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A Small Bridge

by Kelly Fordon

My father wouldn’t come to my graduation. It had to do with sleeping late and missing Sunday mass. The reason incidental, the decision snap. I ran from the ceremony, down a long, sloping hill past a grade school where I paused and watched children taking turns on the swing and playing Red Rover. I remembered Dodgeball was my favorite game. One time I forced a girl to pull down her underpants. At the end of the road, there was a small bridge. The creek was low enough to jump across, but the bridge made it feel like a portal into a better, more benevolent land. I lay back on a grassy knoll and lit a cigarette. My father was already headed up I-70. My classmates were tossing their caps in the air. I could hear the school children chanting. My father loved me, he loved the Lord, he wanted me to see the light. I saw the light playing across the water. I saw the little girl’s face when I yanked down her pants. Up at the school a child cried out. After awhile, there was nothing left to do but return to my dorm room and pack. I drove all the way across the country that summer. And then I drove back.


Kelly Fordon’s work has appeared or is forthcoming in The Kenyon Review (KRO), Rattle, Flashquake, The Windsor Review and various other journals. Her poetry chapbook, On the Street Where We Live, won the 2011 Standing Rock Chapbook Contest and was published in February. Her new poetry chapbook, Tell Me When It Starts to Hurt, will be published by Kattywompus Press in 2013.

In your cover letter, you wrote, “For me, compression means trying to say everything you want to say as succinctly as possible, without sounding trite.” What are some ways you’ve found to accomplish these things? Do you have any specific examples of your process from “A Small Bridge”?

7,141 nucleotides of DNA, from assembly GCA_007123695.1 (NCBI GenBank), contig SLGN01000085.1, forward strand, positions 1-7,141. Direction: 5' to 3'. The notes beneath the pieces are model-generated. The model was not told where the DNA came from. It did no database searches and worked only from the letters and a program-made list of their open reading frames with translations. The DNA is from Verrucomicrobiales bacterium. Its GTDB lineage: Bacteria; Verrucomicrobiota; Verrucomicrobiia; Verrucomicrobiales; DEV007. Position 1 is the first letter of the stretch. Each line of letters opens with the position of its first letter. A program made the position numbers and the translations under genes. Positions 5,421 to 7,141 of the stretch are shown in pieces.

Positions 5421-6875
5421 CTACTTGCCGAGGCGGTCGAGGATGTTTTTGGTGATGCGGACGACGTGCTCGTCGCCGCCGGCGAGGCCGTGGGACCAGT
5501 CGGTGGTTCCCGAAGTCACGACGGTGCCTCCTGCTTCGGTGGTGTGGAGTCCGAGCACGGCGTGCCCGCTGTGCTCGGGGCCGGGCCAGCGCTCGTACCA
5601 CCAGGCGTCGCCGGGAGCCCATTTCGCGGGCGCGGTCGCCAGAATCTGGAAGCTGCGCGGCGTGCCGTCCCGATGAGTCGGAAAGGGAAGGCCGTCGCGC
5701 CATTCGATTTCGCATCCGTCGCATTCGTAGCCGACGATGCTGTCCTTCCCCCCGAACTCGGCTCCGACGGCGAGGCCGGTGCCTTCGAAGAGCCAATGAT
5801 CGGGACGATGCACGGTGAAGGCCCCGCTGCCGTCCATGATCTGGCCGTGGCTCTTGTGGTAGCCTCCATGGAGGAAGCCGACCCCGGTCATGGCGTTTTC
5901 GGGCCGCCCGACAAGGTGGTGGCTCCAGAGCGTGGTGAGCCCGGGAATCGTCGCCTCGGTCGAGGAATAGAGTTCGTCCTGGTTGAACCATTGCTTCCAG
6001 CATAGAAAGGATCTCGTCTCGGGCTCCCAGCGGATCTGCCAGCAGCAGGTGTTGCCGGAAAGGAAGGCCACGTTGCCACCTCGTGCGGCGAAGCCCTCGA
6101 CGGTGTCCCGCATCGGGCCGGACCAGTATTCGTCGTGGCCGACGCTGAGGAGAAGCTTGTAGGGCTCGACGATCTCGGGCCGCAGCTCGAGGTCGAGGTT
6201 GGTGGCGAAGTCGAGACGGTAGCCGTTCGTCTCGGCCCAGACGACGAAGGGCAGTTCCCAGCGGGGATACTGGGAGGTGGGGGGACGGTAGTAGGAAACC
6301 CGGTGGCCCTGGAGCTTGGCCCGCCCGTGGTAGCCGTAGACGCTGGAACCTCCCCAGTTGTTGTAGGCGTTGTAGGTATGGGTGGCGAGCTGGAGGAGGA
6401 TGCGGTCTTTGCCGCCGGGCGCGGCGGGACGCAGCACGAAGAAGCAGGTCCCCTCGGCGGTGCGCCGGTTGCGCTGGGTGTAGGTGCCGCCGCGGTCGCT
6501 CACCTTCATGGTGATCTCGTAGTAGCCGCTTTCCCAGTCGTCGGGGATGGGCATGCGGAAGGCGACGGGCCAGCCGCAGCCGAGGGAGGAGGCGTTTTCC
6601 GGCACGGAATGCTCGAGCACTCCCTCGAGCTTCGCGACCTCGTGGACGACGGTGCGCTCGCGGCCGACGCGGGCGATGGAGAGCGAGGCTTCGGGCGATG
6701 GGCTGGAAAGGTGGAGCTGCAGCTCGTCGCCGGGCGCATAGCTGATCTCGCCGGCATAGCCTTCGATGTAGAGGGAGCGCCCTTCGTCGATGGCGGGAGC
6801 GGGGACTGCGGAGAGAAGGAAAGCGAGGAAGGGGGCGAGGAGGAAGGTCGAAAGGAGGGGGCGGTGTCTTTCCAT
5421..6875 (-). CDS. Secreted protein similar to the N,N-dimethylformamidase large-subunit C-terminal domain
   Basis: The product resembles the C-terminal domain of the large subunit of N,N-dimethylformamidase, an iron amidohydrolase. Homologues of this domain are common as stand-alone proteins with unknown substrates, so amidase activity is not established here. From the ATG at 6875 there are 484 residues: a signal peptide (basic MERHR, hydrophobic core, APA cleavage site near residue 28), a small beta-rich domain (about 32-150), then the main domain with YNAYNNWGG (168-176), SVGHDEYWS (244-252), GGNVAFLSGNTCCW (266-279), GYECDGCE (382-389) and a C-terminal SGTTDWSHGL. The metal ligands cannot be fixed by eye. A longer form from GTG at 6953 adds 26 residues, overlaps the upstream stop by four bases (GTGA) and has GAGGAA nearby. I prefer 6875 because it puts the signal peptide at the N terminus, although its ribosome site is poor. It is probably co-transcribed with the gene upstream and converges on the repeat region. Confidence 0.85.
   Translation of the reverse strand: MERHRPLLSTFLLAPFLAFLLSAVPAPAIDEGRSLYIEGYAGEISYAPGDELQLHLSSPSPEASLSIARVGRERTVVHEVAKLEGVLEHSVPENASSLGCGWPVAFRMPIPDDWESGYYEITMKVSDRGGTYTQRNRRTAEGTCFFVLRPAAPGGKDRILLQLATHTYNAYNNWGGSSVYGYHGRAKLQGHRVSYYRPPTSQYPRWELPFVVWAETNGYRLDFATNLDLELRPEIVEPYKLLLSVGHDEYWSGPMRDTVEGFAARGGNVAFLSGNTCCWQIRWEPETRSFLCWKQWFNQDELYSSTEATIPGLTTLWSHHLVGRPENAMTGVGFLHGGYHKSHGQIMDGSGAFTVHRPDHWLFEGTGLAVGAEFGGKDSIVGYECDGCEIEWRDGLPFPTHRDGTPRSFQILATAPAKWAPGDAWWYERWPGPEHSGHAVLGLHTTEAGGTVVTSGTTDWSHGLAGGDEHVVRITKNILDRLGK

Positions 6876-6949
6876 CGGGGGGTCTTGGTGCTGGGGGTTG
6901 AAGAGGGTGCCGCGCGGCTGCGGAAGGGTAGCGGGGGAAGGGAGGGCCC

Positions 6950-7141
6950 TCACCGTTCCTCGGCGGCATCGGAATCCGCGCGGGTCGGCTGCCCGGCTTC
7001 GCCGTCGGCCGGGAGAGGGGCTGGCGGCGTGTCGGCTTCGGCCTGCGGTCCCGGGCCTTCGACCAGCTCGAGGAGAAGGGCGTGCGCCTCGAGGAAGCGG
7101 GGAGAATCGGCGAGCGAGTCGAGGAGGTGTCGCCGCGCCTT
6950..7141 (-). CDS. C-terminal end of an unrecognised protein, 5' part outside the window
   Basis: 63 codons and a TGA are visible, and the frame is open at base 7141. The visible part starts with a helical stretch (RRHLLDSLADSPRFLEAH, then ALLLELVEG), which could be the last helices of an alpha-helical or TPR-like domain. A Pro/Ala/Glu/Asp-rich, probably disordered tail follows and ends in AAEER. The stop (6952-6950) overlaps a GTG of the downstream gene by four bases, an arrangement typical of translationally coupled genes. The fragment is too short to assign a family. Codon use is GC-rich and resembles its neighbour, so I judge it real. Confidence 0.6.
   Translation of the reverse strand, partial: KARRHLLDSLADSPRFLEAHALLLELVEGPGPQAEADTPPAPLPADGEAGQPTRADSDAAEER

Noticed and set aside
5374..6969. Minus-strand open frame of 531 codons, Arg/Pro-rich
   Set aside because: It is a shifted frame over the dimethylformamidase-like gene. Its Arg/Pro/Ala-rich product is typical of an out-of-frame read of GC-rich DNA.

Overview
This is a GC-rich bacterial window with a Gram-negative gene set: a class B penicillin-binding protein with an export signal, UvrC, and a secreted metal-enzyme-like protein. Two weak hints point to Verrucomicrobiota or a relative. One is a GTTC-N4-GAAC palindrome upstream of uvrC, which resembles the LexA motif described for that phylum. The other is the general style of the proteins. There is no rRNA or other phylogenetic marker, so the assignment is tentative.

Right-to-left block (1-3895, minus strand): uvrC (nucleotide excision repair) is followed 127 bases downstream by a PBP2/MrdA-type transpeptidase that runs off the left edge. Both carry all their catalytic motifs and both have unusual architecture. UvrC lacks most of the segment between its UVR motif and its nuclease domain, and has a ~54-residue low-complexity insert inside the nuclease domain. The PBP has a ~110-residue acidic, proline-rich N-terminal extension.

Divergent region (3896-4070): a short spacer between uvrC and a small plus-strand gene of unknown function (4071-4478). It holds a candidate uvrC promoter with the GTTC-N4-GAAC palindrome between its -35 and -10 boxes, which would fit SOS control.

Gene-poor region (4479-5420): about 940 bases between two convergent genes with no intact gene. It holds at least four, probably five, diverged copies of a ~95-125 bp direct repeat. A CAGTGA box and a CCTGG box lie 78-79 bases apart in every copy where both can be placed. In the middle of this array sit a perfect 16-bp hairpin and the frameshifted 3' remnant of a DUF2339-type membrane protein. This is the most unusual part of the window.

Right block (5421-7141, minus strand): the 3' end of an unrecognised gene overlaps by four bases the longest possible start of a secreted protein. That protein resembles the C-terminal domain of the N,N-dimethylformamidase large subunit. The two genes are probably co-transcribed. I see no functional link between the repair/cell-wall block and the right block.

One of the hardest things for me to do is write about pain. Who wants to hear some self-involved person whining? For this piece, I tried to ground the amorphous feeling of betrayal in a time and space and let it speak for itself.

News

Congrats to Christopher Allen for having a work from HOUSEHOLD TOXINS being chosen to appear in BSF 2019 from Sonder Press.

Check out the write-up of the journal in The Writer.

Submissions

Poetry, creative nonfiction, and fiction/prose poetry submissions is now CLOSED. Check out our new category triptychs! The next submission period opens September 15, 2019; submit here.

Upcoming

07/15 • Peter Cherches
07/17 • Christopher Ryan
07/18 • Nance Van Winckel (2 of 8)
07/18 • Alex Durham
07/22 • Jessica Kehinde Ngo
07/24 • Jillian Pretzel
07/25 • Nance Van Winckel (3 of 8)
07/29 • Theresa Senato Edwards
07/31 • Stephanie Dickinson
08/01 • Nance Van Winckel (4 of 8)
08/05 • Callista Buchen
08/07 • Sara Elkamel
08/08 • Nance Van Winckel (5 of 8)
08/12 • Steven Ostrowski
08/14 • Karie Luidens
08/15 • Nance Van Winckel (6 of 8)
08/19 • Nick Ackerson
08/21 • Tyler Friend
08/22 • Nance Van Winckel (7 of 8)
08/26 • Suzanne Verrall
08/28 • Amelia Wright
08/29 • Nance Van Winckel (8 of 8)
09/02 • Kim Peter Kovac
09/04 • Ugonna-Ora Owoh
09/05 • Richard Baldasty (1 of 4)
09/07 • Briel Felton
09/12 • Richard Baldasty (2 of 4)
09/14 • Frances Badgett
09/19 • Richard Baldasty (3 of 4)
09/26 • Richard Baldasty (4 of 4)
10/03 • J.I. Kleinberg
12/02 • Tara Campbell